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Jim Thomson

Senior Principal Oceanographer

Professor, Civil and Environmental Engineering





Research Interests

Environmental Fluid Mechanics, Ocean Surface Waves, Marine Renewable Energy (tidal and wave), Coastal and Nearshore Processes, Ocean Instrumentation


Dr. Thomson studies waves, currents, and turbulence by combining field observations and remote sensing techniques


B.A. Physics, Middlebury College, 2000

Ph.D. Physical Oceanography, MIT/WHOI, 2006


Wave Glider Observations in the Southern Ocean

A Wave Glider autonomous surface vehicle will conduct a summer-season experiment to investigate ocean–shelf exchange on the West Antarctic Peninsula and frontal air–sea interaction over both the continental shelf and open ocean.

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4 Sep 2019

Southern Ocean climate change is at the heart of the ocean's response to anthropogenic forcing. Variations in South Polar atmospheric circulation patterns, fluctuations in the strength and position of the Antarctic Circumpolar Current, and the intertwining intermediate deep water cells of the oceanic meridional overturning circulation have important impacts on the rate of ocean carbon sequestration, biological productivity, and the transport of heat to the melting continental ice shelves.

Wave Measurements at Ocean Weather Station PAPA

As part of a larger project to understand the impact of surface waves on the ocean mixed layer, APL-UW is measuring waves at Ocean Weather Station Papa, a long-term observational site at N 50°, W 145°.

29 Aug 2019

Coastal Ocean Dynamics in the Arctic — CODA

Arctic coastlines are eroding at rates of meters per year. As the whole Arctic shifts into a modern epoch of seasonal ice cover and warmer temperatures, Arctic coastal processes are shifting, too. The overall goal of this research is to improve scientific understanding of wave–ice–ocean interactions along the Arctic coast, with particular attention to the oceanographic parameters that affect erosion.

8 Jan 2019

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Mapping Underwater Turbulence with Sound

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9 Apr 2018

To dock at a terminal, large Washington State ferries use their powerful engines to brake, generating a lot of turbulence. Doppler sonar instruments are capturing an accurate picture of the turbulence field during docking procedures and how it affects terminal structures and the seabed. This research is a collaborative effort between APL-UW and the UW College of Engineering, Department of Civil and Environmental Engineering.

Marine Renewable Energy: Kvichak River Project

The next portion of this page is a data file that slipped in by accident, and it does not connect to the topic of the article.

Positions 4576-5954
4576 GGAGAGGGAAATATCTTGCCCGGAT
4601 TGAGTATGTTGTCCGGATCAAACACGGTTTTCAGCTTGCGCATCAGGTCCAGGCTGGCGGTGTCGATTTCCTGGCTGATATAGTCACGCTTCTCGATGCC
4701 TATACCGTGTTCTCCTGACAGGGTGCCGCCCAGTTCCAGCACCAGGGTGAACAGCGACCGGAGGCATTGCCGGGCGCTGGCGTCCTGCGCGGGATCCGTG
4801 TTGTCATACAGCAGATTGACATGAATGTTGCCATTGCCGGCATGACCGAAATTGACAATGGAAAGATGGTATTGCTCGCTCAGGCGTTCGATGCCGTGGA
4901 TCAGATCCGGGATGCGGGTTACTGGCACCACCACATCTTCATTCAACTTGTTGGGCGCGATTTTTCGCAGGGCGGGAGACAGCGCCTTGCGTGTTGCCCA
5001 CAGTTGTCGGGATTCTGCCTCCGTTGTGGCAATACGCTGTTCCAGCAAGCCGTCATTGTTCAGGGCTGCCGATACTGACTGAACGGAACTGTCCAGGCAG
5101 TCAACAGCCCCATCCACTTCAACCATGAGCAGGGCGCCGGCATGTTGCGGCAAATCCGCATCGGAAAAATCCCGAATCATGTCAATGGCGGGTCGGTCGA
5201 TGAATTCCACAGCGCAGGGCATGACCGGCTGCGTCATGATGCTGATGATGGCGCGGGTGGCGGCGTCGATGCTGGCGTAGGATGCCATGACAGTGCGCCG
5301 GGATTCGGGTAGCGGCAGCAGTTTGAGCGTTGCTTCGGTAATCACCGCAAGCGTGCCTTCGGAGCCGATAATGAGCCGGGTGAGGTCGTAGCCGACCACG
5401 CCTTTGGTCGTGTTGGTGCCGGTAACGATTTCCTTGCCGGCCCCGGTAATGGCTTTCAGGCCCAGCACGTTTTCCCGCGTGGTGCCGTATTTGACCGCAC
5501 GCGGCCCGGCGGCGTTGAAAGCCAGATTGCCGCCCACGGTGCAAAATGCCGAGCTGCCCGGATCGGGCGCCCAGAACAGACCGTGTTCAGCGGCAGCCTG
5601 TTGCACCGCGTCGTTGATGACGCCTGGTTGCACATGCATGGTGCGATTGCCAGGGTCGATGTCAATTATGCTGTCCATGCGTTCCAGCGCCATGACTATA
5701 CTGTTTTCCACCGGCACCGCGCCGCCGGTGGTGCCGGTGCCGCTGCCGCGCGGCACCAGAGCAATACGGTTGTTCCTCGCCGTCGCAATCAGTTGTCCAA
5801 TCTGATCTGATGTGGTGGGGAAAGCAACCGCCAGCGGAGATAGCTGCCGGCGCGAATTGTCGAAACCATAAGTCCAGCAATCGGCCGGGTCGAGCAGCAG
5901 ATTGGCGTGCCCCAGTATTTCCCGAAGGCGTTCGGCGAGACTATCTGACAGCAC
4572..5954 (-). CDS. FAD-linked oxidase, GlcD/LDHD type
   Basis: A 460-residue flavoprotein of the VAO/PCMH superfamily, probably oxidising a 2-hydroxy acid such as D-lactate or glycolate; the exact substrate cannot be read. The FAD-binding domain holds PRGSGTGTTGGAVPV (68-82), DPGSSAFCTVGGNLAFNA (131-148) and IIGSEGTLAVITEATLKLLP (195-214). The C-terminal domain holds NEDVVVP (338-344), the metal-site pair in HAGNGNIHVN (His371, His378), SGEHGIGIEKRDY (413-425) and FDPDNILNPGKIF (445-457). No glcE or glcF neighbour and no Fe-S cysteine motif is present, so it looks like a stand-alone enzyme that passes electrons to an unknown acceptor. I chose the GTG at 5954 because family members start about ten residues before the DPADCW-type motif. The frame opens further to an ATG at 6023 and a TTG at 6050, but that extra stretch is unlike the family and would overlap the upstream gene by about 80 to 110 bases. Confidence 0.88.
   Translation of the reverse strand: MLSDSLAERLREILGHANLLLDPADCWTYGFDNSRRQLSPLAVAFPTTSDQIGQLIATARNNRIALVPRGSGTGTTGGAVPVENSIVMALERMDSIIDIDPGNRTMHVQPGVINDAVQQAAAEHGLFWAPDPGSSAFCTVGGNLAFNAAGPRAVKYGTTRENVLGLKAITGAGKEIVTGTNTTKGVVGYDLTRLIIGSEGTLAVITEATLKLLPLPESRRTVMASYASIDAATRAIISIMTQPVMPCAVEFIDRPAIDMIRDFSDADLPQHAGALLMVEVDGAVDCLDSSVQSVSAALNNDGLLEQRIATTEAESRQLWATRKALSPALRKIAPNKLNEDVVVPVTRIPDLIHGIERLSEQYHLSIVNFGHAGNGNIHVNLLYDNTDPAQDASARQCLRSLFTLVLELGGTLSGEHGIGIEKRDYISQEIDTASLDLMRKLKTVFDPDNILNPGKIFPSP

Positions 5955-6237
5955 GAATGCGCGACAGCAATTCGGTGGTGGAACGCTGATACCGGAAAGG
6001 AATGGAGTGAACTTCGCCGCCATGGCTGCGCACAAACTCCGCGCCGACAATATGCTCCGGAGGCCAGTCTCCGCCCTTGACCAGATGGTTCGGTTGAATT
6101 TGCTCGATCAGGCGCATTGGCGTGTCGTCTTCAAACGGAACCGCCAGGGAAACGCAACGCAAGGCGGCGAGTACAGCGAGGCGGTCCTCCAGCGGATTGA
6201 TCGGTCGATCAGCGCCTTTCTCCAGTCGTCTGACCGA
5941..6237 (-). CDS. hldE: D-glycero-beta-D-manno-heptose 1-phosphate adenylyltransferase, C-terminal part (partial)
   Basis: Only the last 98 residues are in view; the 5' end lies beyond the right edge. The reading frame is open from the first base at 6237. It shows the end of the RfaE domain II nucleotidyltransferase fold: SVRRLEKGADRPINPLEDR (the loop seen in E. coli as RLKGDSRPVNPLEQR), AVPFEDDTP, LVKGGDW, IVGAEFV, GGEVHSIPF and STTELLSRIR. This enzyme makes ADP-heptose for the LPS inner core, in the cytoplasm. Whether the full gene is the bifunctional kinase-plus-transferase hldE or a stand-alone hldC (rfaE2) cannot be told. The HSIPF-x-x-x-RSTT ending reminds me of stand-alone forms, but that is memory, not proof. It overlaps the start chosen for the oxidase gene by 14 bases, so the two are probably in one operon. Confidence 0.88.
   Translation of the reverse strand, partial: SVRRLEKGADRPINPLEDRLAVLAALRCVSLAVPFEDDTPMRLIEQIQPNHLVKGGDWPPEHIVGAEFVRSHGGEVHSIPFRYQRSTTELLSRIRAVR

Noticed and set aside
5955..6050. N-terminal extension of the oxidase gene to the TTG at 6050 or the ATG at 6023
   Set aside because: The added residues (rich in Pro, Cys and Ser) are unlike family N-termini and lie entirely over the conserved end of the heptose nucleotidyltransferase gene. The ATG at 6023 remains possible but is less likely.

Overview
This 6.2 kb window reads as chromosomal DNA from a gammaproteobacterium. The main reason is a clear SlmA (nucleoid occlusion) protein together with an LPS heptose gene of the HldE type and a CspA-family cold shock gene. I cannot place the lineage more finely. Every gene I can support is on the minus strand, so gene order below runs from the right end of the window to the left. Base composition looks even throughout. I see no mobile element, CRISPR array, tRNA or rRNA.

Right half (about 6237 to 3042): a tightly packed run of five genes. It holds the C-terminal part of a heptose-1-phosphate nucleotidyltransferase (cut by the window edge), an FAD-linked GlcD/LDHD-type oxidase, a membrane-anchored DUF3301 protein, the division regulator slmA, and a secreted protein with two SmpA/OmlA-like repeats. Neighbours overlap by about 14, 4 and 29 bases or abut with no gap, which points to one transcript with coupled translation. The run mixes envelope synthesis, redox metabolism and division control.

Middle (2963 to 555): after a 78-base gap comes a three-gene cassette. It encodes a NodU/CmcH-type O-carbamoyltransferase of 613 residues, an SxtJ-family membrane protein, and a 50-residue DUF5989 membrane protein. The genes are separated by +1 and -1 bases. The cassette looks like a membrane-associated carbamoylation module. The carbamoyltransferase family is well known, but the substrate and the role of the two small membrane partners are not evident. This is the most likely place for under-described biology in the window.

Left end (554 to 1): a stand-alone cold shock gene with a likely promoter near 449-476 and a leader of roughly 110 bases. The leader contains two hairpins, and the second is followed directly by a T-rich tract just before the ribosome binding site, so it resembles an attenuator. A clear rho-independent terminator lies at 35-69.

At a renewable energy site in the village of Igiugig, Alaska, an APL-UW and UW Mechanical Engineering team measured the flow around an electricity-generating turbine installed in the Kvichak River. They used modified SWIFT buoys and new technologies to measure the natural river turbulence as well as that produced by the turbine itself. The turbine has the capacity to generate a sizable share of the village's power needs.

25 Sep 2014

Ferry-Based Monitoring of Puget Sound Currents

Acoustic Doppler Current Profilers are installed on two Washington State Department of Transportation ferries to measure current velocities in a continuous transect along their routes. WSDOT ferries occupy strategic cross-sections where circulation and exchange of Puget Sound and Pacific Ocean waters occurs. A long and continuous time series will provide unprecedented measurements of water mass movement and transport between the basins.

9 May 2014

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2000-present and while at APL-UW

Rapid deterministic wave prediction using a sparse array of buoys

Fisher, A., J. Thomson, and M. Schwendeman, "Rapid deterministic wave prediction using a sparse array of buoys," Ocean Eng., 228, doi:10.1016/j.oceaneng.2021.108871, 2021.

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15 May 2021

A long-standing problem in maritime operations and ocean development projects has been the prediction of instantaneous wave energy. Wave measurements collected using an array of freely drifting arrays of Surface Wave Instrument Float with Tracking (SWIFT) buoys are used to test methods for phase-resolved wave prediction in a wide range of observed sea states. Using a linear inverse model in directionally-rich, broadbanded wave fields can improve instantaneous heave predictions by an average of 63% relative to statistical forecasts based on wave spectra. Numerical simulations of a Gaussian sea, seeded with synthetic buoys, were used to supplement observations and characterize the spatiotemporal extent of reconstruction accuracy. Observations and numerical results agree well with theoretical deterministic prediction zones proposed in previous studies and suggest that the phase-resolved forecast horizon is between 1–3 average wave periods for a maximum measurement interval of 10 wave periods for ocean wave fields observed during the experiment. Prediction accuracy is dependent on the geometry and duration of the measurements and is discussed in the context of the nonlinearity and bandwidth of incident wave fields.